The setting is Bugler, a fictional town in the mountains in the
late 1800s. The primary character is a young woman who has been
jilted by her beau and is seeking a remedy for her heartbreak.
The main character, Elise, pleads with her father to allow her to
go to the Great Northwest and spend some time with a favorite aunt.
The hope is that time in a new place will help heal her broken
heart. Her father reluctantly agrees and arranges for his daughter's
Along the way, the train is stranded in the small mountain town
of Bugler. The residents of the town open their arms and hearts to
the travelers, including Elise. In her time there, she learns of
love, caring and the kindness of others. The town comes to be
precious to her, and her trip to visit her aunt ultimately ends in
The storyline includes two new love interests and a final
commitment by the main character to one of them. Elise marries and
prepares to make Bugler her lifelong home.
"The Aspens" continues the story of Elise and her new life filled
with love and family.
It adds a new character, Ethan. He is a young boy who has been
severely abused and is in much need of love and healing. In
addition, Elise's family grows as she and husband Mark brings twins
into the world.
In this second of a series, there are also trials and challenges
for Elise as well as the small community of Bugler. In the
storyline, these challenges are met with courage and overcome
through love, and in the end the town is a better place for having
faced it all together.
Saturday morning, Morris talked about her inspiration for the
series. A lifelong resident of Lincoln and Logan County, Morris said
she has visited the mountains of Colorado. While the town of Bugler
is completely fictional, it was the Colorado mountains that inspired
Beyond that, Morris said everything else in the two books was a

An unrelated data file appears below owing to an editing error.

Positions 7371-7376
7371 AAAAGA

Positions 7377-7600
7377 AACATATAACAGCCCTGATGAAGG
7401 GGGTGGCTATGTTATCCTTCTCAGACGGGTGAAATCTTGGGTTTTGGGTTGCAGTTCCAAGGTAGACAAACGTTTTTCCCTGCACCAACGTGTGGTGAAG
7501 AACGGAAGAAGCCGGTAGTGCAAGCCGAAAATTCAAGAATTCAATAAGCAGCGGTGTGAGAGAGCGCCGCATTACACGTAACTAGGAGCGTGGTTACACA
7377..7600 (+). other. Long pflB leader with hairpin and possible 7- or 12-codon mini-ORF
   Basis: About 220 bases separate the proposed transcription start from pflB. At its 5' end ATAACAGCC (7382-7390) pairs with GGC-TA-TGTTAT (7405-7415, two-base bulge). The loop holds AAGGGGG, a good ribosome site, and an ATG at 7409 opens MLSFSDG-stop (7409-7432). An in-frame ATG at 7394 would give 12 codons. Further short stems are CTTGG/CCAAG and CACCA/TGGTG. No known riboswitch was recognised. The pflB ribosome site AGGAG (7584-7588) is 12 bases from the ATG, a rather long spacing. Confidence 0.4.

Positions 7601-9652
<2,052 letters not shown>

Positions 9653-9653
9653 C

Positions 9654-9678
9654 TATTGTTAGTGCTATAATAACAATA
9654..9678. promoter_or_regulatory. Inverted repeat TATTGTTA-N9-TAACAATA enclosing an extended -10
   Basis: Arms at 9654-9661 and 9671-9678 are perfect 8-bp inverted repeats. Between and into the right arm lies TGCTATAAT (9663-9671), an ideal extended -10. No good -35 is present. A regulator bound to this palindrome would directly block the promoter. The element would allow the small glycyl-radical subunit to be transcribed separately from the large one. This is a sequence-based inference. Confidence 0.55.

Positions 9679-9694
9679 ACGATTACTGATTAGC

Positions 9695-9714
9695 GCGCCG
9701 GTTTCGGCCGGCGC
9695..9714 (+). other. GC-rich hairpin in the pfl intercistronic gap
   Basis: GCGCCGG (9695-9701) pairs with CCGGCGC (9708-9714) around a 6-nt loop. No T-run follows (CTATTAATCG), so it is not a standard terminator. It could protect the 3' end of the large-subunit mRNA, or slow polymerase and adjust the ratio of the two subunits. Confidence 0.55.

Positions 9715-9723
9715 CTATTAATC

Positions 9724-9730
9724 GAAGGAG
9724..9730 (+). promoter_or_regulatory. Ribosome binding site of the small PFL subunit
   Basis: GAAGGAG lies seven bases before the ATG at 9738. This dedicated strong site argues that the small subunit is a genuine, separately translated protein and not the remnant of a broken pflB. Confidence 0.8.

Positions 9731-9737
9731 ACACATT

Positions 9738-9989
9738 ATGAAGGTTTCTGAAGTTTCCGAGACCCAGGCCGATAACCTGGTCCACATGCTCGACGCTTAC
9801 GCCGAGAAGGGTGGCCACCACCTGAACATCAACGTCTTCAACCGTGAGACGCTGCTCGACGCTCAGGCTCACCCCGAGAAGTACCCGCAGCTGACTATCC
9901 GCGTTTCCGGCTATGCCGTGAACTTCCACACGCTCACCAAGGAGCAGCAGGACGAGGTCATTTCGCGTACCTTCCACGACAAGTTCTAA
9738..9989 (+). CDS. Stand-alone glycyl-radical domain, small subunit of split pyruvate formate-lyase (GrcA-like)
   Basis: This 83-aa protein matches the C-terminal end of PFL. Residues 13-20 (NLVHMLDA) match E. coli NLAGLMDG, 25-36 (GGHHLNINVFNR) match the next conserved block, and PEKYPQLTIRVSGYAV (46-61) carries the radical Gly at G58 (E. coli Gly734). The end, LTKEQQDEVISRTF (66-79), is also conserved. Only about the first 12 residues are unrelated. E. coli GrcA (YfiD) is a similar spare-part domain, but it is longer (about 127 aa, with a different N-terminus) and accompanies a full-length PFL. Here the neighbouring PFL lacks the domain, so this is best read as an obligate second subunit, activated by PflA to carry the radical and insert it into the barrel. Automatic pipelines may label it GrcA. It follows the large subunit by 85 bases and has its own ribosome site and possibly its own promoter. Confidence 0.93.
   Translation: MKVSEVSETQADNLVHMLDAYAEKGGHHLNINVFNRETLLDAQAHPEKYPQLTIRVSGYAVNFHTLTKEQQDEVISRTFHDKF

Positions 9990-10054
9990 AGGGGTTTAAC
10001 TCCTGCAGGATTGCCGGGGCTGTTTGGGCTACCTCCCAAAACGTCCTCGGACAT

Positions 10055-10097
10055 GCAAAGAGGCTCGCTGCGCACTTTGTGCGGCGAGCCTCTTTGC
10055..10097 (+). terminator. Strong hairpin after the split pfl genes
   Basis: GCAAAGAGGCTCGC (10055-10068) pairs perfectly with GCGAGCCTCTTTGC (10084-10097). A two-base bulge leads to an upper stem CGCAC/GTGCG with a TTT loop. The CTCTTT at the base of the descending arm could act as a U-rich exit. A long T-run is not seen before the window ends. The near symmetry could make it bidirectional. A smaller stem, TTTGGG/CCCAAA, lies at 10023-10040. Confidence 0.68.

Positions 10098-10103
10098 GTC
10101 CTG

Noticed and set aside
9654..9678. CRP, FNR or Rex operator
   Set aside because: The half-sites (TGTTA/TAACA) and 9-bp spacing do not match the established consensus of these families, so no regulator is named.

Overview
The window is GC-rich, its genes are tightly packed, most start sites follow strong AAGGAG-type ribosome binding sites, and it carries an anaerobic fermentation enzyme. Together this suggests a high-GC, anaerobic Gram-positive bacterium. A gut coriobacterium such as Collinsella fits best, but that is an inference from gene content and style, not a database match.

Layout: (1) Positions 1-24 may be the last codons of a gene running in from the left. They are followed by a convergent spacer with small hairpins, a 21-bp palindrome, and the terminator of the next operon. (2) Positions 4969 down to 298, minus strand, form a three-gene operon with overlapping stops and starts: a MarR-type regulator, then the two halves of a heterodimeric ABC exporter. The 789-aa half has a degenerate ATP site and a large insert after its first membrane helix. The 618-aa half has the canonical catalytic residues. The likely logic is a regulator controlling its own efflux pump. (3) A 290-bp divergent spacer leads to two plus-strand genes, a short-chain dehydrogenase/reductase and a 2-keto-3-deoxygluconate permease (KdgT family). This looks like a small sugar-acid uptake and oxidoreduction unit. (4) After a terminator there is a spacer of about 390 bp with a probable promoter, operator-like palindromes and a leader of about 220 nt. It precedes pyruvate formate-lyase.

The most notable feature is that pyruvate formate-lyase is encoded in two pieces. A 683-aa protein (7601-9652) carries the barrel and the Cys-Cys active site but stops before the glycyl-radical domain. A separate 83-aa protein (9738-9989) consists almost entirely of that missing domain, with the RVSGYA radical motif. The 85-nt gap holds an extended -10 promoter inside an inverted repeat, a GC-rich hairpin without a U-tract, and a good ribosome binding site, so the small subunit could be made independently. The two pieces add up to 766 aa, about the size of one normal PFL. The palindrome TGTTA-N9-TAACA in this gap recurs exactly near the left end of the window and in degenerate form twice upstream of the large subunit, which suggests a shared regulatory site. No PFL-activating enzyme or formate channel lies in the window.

gift from God, and she really couldn't say any more than that.
She explained that the first book began while she was caring for
her husband, who had been diagnosed with inoperable brain cancer.
She said it was a horrible experience for her, her husband and their
family, and she felt God had given her this make-believe story as a
means of coping with what she was going through in real life.
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She said she spent many hours by her husband's side with a
notebook, or two, or three, or four in front of her. She wrote down
notes for the storyline and developed the first book in between
times of jumping up to attend to her husband's needs.
Morris said that she escaped from her real world by becoming a
part of the Bugler community. She said that when she was writing,
she became the characters in her book and lived their life instead
of her own for a brief moment.
Morris also believes that the books were intended to be an
encouragement and a reassurance to everyone that there is a better
way of life.
She noted that in her life, she has always wanted to be
reassuring and encouraging to people, but her personality prevented
her from speaking out sometimes. In the books she writes, there is a
message of doing good, loving others and being a source of
inspiration for those who are going through troubling times. Morris
said these are the messages she wants to share with readers through
an interesting and entertaining storyline.
The two books out now are part of a series she calls "Better Than
A Known Way" and will soon be accompanied by a third book. Morris
said the third book is finished, and the fourth book is well
underway. The saga of Mark and Elise will continue, and no doubt
they will face new challenges along with the small town of Bugler.
Morris is self-published and sells her books on Amazon.com as
well as locally at Prairie Years in Lincoln. Right now the best
price for the pair is at Prairie Years. The books can be purchased
individually there for less than $10 each, a significant savings
over the Amazon price.
Morris is also hopeful that the third book will be released in
time for the holidays, and she said it, too, will be offered at
Morris also noted that the books are written for an age group
from mid-teens to maturity, with something for everyone, but most of
all reassurance that there is "better than a known way."
To learn more about the books and read recent reviews, visit
[By NILA SMITH]